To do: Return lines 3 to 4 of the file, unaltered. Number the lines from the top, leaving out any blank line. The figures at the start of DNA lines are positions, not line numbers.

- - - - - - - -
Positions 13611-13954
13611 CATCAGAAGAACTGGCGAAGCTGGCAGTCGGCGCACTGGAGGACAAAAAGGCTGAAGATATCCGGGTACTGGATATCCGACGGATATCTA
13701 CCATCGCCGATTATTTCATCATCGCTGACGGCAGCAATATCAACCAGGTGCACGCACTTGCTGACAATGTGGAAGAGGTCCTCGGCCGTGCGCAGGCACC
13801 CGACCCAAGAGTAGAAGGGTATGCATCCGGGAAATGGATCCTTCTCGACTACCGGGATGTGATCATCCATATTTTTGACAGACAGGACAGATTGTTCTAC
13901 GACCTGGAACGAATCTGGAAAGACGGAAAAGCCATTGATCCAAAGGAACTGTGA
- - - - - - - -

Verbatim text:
13701 CCATCGCCGATTATTTCATCATCGCTGACGGCAGCAATATCAACCAGGTGCACGCACTTGCTGACAATGTGGAAGAGGTCCTCGGCCGTGCGCAGGCACC
13801 CGACCCAAGAGTAGAAGGGTATGCATCCGGGAAATGGATCCTTCTCGACTACCGGGATGTGATCATCCATATTTTTGACAGACAGGACAGATTGTTCTAC